shipping from a centralized facility rather than multiple smaller
facilities
 Complexity increases costs
 Inflexibility can be an issue
 Additional levels of bureaucracy

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LO 5.6
Minimum cost & optimal operating rate are
functions of size of production unit.

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LO 5.6
 Constraint
 Something that limits the performance of a process or system in
achieving its goals
 Categories
 Market
 Resource
 Material
 Financial
 Knowledge or competency
 Policy

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LO 5.7
1. Identify the most pressing constraint
2. Change the operation to achieve maximum benefit, given
the constraint
3. Make sure other portions of the process are supportive of
the constraint
4. Explore and evaluate ways to overcome the constraint
5. Repeat the process until the constraint levels are at
acceptable levels

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LO 5.7
Alternatives should be evaluated from varying
perspectives
 Economic
Is it economically feasible?
How much will it cost?
How soon can we have it?
What will operating and maintenance costs be?
What will its useful life be?
Will it be compatible with present personnel and present
operations?
 Non-economic
Public opinion

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LO 5.8
Techniques for Evaluating Alternatives
 Cost-volume analysis
 Financial analysis
 Decision theory
 Waiting-line analysis
 Simulation

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LO 5.8
Cost-volume analysis
 Focuses on the relationship between cost, revenue, and
volume of output
Fixed Costs (FC)
 tend to remain constant regardless of output volume
Variable Costs (VC)
 vary directly with volume of output
 VC = Quantity(Q) x variable cost per unit (v)
Total Cost
 TC = FC + VC
Total Revenue (TR)
 TR = revenue per unit (R) x Q

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LO 5.8
BEP
 The volume of output at which total cost and total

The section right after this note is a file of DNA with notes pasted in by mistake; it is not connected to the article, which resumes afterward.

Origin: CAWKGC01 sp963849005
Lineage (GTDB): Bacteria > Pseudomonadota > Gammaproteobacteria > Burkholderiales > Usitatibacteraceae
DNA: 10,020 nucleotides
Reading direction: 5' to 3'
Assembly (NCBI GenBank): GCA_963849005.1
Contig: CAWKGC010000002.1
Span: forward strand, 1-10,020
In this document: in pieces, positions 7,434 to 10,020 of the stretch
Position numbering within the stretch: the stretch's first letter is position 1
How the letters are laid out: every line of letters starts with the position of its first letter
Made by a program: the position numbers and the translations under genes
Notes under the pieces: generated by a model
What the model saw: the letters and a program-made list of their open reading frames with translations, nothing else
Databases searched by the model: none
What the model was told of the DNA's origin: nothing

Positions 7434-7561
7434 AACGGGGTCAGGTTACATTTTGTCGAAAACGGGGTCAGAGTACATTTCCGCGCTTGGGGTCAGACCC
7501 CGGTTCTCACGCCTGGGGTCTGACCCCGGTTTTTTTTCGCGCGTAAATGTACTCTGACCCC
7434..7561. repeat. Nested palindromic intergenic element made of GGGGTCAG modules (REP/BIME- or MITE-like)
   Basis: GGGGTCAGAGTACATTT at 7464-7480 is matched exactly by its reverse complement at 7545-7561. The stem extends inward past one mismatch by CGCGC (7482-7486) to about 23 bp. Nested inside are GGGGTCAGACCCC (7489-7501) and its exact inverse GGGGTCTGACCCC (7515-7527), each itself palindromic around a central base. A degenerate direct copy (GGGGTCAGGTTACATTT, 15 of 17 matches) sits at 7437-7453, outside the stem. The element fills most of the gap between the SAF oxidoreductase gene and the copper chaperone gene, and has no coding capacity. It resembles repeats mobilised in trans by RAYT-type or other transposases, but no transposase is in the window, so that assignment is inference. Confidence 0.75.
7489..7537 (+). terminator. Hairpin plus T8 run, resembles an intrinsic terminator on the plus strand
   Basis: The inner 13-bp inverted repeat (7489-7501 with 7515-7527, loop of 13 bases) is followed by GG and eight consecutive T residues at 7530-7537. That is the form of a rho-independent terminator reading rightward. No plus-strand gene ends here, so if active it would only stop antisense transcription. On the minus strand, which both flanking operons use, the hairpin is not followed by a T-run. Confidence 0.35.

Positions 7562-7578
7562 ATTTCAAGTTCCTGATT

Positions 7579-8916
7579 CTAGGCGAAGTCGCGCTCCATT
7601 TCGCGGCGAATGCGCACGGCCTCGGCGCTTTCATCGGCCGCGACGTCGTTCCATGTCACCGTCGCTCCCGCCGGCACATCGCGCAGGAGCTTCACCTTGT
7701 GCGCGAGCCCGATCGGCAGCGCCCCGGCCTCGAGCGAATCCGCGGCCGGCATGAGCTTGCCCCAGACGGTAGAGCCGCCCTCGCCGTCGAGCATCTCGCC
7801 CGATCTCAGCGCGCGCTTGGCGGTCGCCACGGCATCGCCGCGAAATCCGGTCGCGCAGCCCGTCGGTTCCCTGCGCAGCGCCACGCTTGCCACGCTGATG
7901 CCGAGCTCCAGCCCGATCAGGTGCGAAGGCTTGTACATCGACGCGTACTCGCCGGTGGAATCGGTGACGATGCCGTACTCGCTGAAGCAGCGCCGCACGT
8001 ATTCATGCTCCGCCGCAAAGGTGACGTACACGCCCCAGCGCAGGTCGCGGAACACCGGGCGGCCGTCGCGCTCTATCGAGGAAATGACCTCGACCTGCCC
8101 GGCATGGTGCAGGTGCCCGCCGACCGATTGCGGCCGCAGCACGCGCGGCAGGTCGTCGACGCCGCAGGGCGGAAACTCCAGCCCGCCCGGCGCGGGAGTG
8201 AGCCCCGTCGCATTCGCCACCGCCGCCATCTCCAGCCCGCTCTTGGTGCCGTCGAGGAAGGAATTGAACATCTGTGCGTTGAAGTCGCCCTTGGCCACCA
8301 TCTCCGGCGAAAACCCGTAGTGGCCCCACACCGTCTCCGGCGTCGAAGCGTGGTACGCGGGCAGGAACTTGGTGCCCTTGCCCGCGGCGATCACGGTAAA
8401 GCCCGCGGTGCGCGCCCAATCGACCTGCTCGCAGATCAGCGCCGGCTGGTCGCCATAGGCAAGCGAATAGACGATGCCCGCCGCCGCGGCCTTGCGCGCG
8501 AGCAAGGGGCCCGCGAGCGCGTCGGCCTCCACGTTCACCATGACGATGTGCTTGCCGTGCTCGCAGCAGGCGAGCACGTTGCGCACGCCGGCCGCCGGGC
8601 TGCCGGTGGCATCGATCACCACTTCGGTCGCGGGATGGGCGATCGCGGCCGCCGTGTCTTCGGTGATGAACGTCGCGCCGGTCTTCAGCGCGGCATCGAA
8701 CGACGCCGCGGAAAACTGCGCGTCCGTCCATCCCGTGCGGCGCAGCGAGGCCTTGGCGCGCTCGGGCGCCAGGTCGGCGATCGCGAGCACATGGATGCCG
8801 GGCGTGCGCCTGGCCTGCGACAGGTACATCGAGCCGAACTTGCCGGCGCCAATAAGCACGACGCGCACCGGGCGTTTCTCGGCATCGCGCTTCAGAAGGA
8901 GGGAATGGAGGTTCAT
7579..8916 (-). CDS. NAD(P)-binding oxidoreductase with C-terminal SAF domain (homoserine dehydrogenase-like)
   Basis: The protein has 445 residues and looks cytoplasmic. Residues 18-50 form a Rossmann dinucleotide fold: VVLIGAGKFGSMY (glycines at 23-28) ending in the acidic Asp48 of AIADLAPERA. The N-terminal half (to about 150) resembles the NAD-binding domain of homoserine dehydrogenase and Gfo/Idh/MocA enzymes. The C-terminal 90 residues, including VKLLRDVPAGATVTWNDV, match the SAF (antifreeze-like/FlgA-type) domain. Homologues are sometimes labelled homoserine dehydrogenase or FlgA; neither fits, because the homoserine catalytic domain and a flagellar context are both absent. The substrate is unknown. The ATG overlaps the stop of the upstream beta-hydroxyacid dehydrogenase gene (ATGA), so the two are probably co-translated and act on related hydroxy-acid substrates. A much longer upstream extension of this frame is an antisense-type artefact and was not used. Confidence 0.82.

revenue are equal
 Profit (P) = TR – TC = R x Q – (FC +v x Q)
= Q(R – v) – FC

FC
QBEP 
Rv

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LO 5.8
.

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LO 5.8
 Capacity alternatives may involve step costs, which are
costs that increase stepwise as potential volume
increases.
 The implication of such a situation is the possible occurrence of
multiple break-even quantities.
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LO 5.8
 Cost-volume analysis is a viable tool for comparing
capacity alternatives if certain assumptions are
satisfied
 One product is involved
 Everything produced can be sold
 The variable cost per unit is the same regardless of volume
 Fixed costs do not change with volume changes, or they are step
changes
 The revenue per unit is the same regardless of volume
 Revenue per unit exceeds variable cost per unit

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LO 5.8
Cash flow
 The difference between cash received from sales and
other sources, and cash outflow for labor, material,
overhead, and taxes
Present value
 The sum, in current value, of all future cash flow of an
investment proposal

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LO 5.8
 Capacity planning impacts all areas of the organization
 It determines the conditions under which operations will have to function
 Flexibility allows an organization to be agile
 It reduces the organization’s dependence on forecast accuracy and reliability
 Many organizations utilize capacity cushions to achieve flexibility
 Bottleneck management is one way by which organizations can enhance
their effective capacities
 Capacity expansion strategies are important organizational considerations
 Expand-early strategy
 Wait-and-see strategy
 Capacity contraction is sometimes necessary
 Capacity disposal strategies become important under these
conditions